ISLAMABAD: On a usual Sunday, most residents of the federal capital like to stay at home especially if it is a rainy day, but on March 8 close to 10 events were held to mark International Women’s Day.
Participants at various events demanded the government to take immediate steps to repeal all laws which discriminate against women including the Hudood Ordinance, Qisas and Diyat and Law of Evidence.
Speakers reiterated the view that since Pakistan’s inception, women have been forced to compromise on their rights. Dictators and politicians alike have contributed to the denial of women’s rights, they said.
At Pakistan Academy of Letters (PAL) seminar titled ‘Women’s Rights and Issues in Pakistani Literature’ on Sunday, renowned poet and writer Kishwar Naheed said women had been divided into characters of mother, sister, wife and daughter but March 8 reminded us of her identity as a woman.
She said women work more than men but there is a general perception that they cannot do hard work.
“Women played an active role in every field in the past and are still doing so, today. Women played an important role in the Pakistan movement. Bengali women faced violence when East Pakistan separated in 1971,” she said.
“Women also played a role in literature as there are a number of good women writers and poets in Pakistan,” she said.
Punjab Higher Education Commission Chairman Dr Nizamuddin said women’s problems cannot be resolved unless women unite and raise their voice from one platform.
“A sitting minister’s mother once held a protest in Lahore that women don’t need jobs so jobs should be given to men. Women work 18 hours a day and earn less than men if we count the unpaid work they do in the home,” he said.
Dr Nizamuddin said although a competent woman had been appointed as the head of National Commission on Status of Women (NCSW), the commission did not have staff and resources to do research and play its role to resolve the issues of women.
He said Pakistan could not develop without the efforts of 50 per cent of the country’s population.
A writer from Gilgit-Baltistan, Akbar Hussain, said that Mullahs had been changing the mindset and disturbing peace all over the country.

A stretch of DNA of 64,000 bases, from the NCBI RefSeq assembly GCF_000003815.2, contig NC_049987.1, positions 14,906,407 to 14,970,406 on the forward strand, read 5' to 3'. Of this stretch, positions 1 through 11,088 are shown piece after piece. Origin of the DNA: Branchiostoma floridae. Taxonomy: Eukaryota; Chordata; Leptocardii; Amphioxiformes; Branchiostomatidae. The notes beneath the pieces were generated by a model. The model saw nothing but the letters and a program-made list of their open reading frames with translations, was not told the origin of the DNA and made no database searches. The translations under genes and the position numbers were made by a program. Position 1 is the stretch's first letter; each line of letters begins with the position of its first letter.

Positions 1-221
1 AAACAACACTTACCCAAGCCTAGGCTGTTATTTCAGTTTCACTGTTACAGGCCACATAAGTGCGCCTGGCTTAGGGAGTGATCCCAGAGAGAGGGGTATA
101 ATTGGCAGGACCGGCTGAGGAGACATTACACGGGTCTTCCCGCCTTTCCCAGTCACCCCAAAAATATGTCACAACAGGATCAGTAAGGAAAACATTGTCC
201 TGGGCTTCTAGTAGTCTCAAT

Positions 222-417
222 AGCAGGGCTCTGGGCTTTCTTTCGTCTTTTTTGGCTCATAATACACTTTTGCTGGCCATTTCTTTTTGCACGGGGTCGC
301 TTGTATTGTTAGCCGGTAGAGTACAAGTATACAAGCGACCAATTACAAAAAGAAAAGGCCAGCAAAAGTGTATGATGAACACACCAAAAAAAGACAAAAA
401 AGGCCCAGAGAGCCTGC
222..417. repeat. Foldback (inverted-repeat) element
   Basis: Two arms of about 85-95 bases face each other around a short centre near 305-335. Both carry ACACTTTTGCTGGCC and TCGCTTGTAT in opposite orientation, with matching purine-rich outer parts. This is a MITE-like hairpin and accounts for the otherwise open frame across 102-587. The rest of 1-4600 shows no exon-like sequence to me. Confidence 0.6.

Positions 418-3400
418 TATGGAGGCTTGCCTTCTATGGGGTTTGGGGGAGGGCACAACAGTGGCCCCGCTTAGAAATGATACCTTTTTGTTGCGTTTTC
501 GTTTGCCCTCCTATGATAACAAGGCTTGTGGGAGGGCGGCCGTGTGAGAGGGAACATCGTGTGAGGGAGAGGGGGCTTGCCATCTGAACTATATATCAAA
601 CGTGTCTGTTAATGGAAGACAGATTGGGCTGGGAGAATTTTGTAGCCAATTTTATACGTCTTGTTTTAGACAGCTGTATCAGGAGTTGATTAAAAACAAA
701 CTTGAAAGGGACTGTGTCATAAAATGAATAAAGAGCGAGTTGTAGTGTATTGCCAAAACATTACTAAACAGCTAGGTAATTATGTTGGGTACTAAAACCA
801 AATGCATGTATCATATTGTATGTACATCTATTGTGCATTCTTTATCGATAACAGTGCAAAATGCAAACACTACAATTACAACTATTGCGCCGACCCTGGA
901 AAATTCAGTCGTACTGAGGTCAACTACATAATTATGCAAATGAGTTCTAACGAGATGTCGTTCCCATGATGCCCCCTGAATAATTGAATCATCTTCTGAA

“We have to educate the society to understand that whatever Mullahs say about women is not right,” he said.
A writer, Tahira Ehsas Jatak, who came from Khuzdar, said men should be given awareness to ensure rights of women.
Awami Workers Party (AWP) held an event at Aabpara Community Centre to mark International Women Day.
Speaking on the occasion, AWP Chairman Fanoos Gujjar said Pakistani society was amongst the most patriarchal in the world and while this social order had deep historical roots it had been strengthened over the past few decades by the state, the laws and the law enforcers. All these organs of state victimise rather than protect women.
AWP vice-President Farzana Bari rejected the idea that terrorism could be eliminated through military means, because the state’s military options destroyed thousands of homes and it were women who inevitably faced the brunt of displacement and destruction.
AWP Punjab President Aasim Sajjad said the left and particularly the AWP, was the only political force in Pakistan that did not view women as only a source of votes or mobilisation during rallies, but actually believed in women liberation.
Aurat Foundation, a non-government organisation, held an event at Quaid-i-Aiwan in F-9 Park.
Meanwhile, the Rawalpindi Chamber of Commerce and Industry (RCCI) also celebrated International Women Day on Sunday in the chamber by arranging several events.
PML-N Senator Najma Hameed was the chief guest of the ceremony, while RCCI President Syed Asad Mashadi, former presidents Sheikh Shabbir, Sohail Altaf, Kashif Shabbir, Chairperson RCCI Women Entrepreneur Committee Uzma Salman, educationist Riffat Mushtaq, executive committee members and a large number of women members of the chamber were present on the occasion.
Paintings by women were displayed while women entrepreneurs set up stalls to display their products.
Speaking on the occasion, Senator Najam Hameed said women from the twin cities could benefit from the chamber to promote their business.
RCCI President Syed Asad Mashadi said no nation could progress without women.
The chamber was establishing incubation centre for businesswomen where they can display their products and hold meetings to promote their businesses.
He said the RCCI would provide free consultancy to those women who wanted to start their own business.
At Dhoke Hassu, Sustainable Social Development Organisation (SSDO) organised a function in collaboration with Aman Development Foundation Rawalpindi. Local women attended the event and demanded legislation for women empowerment.
Anusha Sherazi, the SSDO’s programme director, said women empowerment played an important role in strengthening public participation in institutional development.
Syed Kausar Abbas, programme manager of Centre for Peace and Development Initiatives (CPDI), said the government should immediately legislate to empower women.
He said women could not be ignored in Pakistan and should be given equal opportunities at all levels.
Mohammad Tufail, Chairman of Aman Development Foundation, said the government should announce special initiatives for women to engage them in the process of development of the country.
Published in Dawn March 9th , 2015